One out of every five firms that have received federal aid under a special government program to aid minorities and the disadvantaged served as a front for white contractors, according to a special audit of the Small Business Administration released yesterday.
In addition, the audit accused the SBA of pumping millions of dollars worth of contracts into firms that either had no chance of succeeding or whose owners already were earning up to $1 million a year. The audit also revealed that some SBA contracts went to high ranking federal employes and convicted felons.
The highest concentration of fronts, the report said, was in the region including the District of Columbia, Maryland, Virginia, West Virginia and Pennsylvania.
The audit was conducted on SBA's entire portfolio of 8-(a) contractors as of April 30, 1978. The purpose of the program is to set aside government contracts for firms owned or controlled by socially and economically disadvantage persons, to give them experience and headway in the business world.
Since the audit began, however, Congress has passed legislation tightening up some of the loopholes in the program and the situation has improved somewhat, said SBA inspector General Paul R. Boucher, who conducted the audit.
"I can't say if that's the present state of the program," Boucher said, referring to the audit's finding that 20 percent were white fronts. "But many of those same firms are still there," in the SBA portfolio.
The audit began following criticism two years ago of the SBA's handling of the program. The review was intended to determine whether the program "is in furtherance of congressional intent and expectations under the law," the report said.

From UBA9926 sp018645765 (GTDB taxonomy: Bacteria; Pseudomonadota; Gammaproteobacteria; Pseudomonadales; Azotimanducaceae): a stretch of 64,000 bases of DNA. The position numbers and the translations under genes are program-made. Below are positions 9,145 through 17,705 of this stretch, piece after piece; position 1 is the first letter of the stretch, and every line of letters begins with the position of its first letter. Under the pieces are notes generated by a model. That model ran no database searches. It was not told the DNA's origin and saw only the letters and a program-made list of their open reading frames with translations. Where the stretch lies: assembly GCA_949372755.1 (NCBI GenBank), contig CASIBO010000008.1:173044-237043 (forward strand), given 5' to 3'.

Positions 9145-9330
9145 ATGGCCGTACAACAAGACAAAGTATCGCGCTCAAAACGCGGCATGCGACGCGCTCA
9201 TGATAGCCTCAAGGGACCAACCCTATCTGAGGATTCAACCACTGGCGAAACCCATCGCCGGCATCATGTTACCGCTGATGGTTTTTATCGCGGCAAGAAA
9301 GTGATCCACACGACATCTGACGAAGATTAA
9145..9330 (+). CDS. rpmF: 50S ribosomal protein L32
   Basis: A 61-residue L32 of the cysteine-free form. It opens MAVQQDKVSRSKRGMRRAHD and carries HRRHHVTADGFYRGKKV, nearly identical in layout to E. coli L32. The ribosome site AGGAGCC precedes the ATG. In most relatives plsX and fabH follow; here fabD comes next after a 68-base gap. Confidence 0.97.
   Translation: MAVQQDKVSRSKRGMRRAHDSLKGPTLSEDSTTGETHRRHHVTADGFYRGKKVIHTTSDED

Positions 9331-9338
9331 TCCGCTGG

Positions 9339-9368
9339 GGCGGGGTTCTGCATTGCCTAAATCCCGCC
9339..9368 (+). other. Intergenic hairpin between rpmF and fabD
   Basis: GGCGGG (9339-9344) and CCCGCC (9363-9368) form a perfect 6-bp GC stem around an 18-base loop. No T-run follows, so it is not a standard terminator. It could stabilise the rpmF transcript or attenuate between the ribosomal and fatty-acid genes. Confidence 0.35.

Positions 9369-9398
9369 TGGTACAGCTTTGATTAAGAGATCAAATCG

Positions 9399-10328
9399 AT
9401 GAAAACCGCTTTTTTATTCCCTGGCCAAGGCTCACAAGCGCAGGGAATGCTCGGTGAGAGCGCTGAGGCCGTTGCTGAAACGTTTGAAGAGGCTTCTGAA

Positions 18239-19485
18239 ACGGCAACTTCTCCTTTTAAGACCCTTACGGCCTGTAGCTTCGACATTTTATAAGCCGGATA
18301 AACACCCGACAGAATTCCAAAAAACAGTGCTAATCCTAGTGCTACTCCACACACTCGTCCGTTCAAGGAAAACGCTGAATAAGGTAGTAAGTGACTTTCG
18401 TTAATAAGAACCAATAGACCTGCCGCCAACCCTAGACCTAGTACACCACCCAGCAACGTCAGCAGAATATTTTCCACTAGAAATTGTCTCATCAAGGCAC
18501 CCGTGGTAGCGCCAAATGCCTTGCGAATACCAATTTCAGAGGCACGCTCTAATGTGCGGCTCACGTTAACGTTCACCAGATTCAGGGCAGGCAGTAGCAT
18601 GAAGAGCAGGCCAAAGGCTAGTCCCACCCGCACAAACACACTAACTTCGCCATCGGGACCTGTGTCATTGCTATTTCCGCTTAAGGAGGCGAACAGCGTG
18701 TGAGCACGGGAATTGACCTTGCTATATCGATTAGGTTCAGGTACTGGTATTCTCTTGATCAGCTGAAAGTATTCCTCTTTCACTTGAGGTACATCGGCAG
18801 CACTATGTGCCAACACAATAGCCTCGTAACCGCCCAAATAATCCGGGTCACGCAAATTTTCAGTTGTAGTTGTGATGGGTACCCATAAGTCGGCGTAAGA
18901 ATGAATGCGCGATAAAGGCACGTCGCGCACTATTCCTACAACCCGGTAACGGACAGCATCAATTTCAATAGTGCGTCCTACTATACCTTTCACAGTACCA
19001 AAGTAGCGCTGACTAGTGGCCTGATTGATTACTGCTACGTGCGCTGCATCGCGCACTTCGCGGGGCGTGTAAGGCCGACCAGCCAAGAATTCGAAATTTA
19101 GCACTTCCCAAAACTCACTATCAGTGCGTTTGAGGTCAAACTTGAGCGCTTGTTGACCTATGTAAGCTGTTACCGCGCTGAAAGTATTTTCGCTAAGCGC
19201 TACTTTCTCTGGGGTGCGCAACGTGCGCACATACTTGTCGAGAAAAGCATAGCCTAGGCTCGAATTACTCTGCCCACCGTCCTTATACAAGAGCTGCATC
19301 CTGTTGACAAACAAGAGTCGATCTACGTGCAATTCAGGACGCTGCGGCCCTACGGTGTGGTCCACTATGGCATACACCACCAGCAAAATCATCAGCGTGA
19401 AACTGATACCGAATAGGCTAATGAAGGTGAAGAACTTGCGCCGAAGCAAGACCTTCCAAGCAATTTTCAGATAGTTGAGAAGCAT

The audit is the last segment of a three-part, 16-month investigation of SBA 8-(a) programs. The first report issued in May said that of $160 million paid out under the SBA's program to give contractors advance payments on their projects, about $6.5 million already was uncollectable and another $12.5 million also will probably be written off.
The second report released in July cites similar problems with its business development expense program, which pays disadvantaged contractors expenses to help them perform specific contracts.
All three phases of the investigation blamed SBA's unclear regulations and SBA mismanagement for the problems.
According to the audit released yesterday on the 1,505 firms in the program, 526 probably shouldn't have been there.
Of those 526 firms, 323, or 21 percent of the firms in the project, were "headed by disadvantaged individuals who did not appear to control or manage the day-to-day operations of their firms or whose status as socially or economically disadvantaged individuals was doubtful under prevailing eligibility standards," the report said.
In addition, "except for character determinations, there were no eligibility standards for evaluating personal attributes" of the applicants "to assure that applicants had at least the potential to become competitive business persons."
Some improprieties included the disadvantaged owner holding less than 51 percent of the company's stock, the owner subcontracting work to nondisadvantaged firms and the apparent owner not managing the company.
Some so-called disadvantaged owners had high personal and business incomes and net worths, including one whose personal net worth exceeded $1 million. Twenty-five others receiving SBA assistance had net worths between $100,000 and $250,000 and 14 were worth between $250,000 and $500,000 the report said.
In other areas, the audit found that 38 firms were capable of operating without the 8 (a) program while 47 others were in such bad financial shape they should have been eliminated from the program.